Ohio State hybrid Curtis Samuel went to the Carolina Panthers in the 2017 NFL Draft and will be a terrific weapon for his new offense.
While Samuel may not have a clear-cut position yet in the NFL, there is no doubt that he is electric when the ball is in his hands.
Here are five things to know about the former Buckeyes star Curtis Samuel.
Curtis Samuel in NFL Draft 2017
1. He’s a big-play threat as a receiver
Samuel was a Swiss Army knife for the Buckeyes. After racking up 33 total receptions in his first two seasons in Columbus, he had a bigger role in the passing game in 2016. Samuel racked up 865 yards and seven touchdowns on 74 receptions. He ranked second in the conference in all three metrics, and was named a member of the first-team All-Big Ten at wideout.
The junior hybrid has incredible speed (ran a 4.31 40-yard dash at the combine), and he used it to his advantage to get open and accumulate yards after the catch. He can also line up anywhere on the field to create mismatches. Per Pro Football Focus, Samuel had 220 snaps in the backfield in 2016 along with 425 in the slot.
2. But he can also run the ball very effectively
Samuel averaged 7.9 yards per rush this past season, which ranked fifth among players with at least 80 carries in the country. After moving to wide receiver in 2015 to get more time on the field rather than being Ezekiel Elliott’s backup, Urban Meyer switched Samuel’s role to an H-back in his offense in 2016. And it paid off greatly.
He was the only player in college football with at least 700 rushing and receiving yards. Samuel’s speed allowed him to beat defensive backs to the edge. With only 300 touches as a Buckeye, he still has a lot of mileage left.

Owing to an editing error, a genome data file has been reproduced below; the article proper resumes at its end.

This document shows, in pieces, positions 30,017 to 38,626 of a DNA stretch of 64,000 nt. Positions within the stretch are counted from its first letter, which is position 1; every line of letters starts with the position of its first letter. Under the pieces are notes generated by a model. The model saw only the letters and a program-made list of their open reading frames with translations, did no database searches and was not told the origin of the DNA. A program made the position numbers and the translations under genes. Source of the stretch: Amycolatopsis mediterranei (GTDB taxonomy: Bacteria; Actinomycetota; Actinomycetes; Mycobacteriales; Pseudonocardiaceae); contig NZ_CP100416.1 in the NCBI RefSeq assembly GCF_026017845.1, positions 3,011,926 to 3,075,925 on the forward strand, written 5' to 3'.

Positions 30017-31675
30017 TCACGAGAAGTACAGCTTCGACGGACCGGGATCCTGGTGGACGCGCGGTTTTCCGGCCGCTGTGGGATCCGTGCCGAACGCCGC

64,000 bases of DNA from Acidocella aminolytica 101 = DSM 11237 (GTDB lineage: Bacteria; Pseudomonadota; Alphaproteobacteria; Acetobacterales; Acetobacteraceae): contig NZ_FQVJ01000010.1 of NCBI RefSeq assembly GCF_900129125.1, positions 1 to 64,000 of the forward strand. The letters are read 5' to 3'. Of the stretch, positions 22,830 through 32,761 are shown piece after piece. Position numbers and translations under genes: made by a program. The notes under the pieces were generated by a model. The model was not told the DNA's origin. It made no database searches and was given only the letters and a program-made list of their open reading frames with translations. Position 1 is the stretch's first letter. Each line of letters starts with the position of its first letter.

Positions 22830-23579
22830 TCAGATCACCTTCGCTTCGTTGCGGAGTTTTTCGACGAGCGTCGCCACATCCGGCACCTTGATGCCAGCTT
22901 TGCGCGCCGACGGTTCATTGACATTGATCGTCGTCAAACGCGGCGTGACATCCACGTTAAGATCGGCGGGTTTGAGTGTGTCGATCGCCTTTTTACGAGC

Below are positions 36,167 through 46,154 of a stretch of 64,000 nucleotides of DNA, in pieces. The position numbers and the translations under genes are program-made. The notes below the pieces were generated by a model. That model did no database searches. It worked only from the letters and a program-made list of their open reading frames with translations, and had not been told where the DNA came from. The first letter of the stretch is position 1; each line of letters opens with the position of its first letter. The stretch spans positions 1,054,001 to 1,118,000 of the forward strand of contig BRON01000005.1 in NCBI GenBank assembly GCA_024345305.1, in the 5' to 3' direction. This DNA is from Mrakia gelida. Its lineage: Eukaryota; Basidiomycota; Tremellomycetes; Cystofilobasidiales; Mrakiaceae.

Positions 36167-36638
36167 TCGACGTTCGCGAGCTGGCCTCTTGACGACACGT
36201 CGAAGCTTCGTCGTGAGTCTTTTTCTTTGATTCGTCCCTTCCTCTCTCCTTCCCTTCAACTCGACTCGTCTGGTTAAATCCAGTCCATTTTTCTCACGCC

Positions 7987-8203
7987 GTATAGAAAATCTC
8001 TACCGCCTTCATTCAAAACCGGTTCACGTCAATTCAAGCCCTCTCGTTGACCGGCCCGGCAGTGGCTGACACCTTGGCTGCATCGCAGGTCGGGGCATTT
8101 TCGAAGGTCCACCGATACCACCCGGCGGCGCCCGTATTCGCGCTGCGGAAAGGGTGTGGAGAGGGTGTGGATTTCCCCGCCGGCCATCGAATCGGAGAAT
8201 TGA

3. He had the two most important plays for Ohio State in 2016
Ohio State would not have pulled off an incredible 30-27 win in double overtime against Michigan had it not been for two plays by Samuel. In fact, they were two of the final three plays of the game.
The first play came on third-and-9, and Samuel caught a screen pass from J.T. Barrett. Samuel was immediately in trouble, but weaved his way around the field and turned a possible big loss into an eight-yard gain. After an OSU fourth-down conversion, Samuel scampered into the end zone to put a dagger into the hearts of his rivals.
Those plays highlight the fact that Samuel can do damage as a runner and a receiver, all you simply have to do is give him the ball.
4. His comparison is Percy Harvin
It’s easy to see why. Both had similar roles in an Urban Meyer offense, both have electric playmaking ability and both possess excellent speed and agility. Harvin and Samuel are each 5-foot-11, with Samuel weighing just four pounds heavier.
Per Sports Illustrated, Samuel even grew up idolizing Harvin and modeled his game after the former Florida star’s. In Harvin’s best season in Gainesville, he racked up 764 rushing yards and 858 receiving yards. As mentioned earlier, Samuel’s past campaign featured 771 rushing yards and 865 receiving yards.
5. He can also help out on special teams
Samuel averaged 21.6 yards per kickoff return on his 21 runbacks as a freshman and sophomore, and also returned six punts in 2016.
NFL teams may want to try giving Samuel an opportunity on special teams to let him make plays in open space. This is a player who coaches should be creative with in getting him the ball as many ways as possible.